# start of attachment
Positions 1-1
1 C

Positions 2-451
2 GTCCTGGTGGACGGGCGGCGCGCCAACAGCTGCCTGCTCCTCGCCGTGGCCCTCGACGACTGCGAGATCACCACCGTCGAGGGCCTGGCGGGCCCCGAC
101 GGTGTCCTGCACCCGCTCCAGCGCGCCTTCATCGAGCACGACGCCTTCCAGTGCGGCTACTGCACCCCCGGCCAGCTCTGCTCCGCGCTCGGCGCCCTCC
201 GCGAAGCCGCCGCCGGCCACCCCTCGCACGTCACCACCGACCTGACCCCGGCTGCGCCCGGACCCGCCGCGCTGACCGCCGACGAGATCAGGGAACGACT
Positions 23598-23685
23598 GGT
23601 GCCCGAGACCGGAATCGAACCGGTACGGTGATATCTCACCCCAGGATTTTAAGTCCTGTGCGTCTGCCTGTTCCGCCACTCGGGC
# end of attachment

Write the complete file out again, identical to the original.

Positions 1-1
1 C

Positions 2-451
2 GTCCTGGTGGACGGGCGGCGCGCCAACAGCTGCCTGCTCCTCGCCGTGGCCCTCGACGACTGCGAGATCACCACCGTCGAGGGCCTGGCGGGCCCCGAC
101 GGTGTCCTGCACCCGCTCCAGCGCGCCTTCATCGAGCACGACGCCTTCCAGTGCGGCTACTGCACCCCCGGCCAGCTCTGCTCCGCGCTCGGCGCCCTCC
201 GCGAAGCCGCCGCCGGCCACCCCTCGCACGTCACCACCGACCTGACCCCGGCTGCGCCCGGACCCGCCGCGCTGACCGCCGACGAGATCAGGGAACGACT
Positions 23598-23685
23598 GGT
23601 GCCCGAGACCGGAATCGAACCGGTACGGTGATATCTCACCCCAGGATTTTAAGTCCTGTGCGTCTGCCTGTTCCGCCACTCGGGC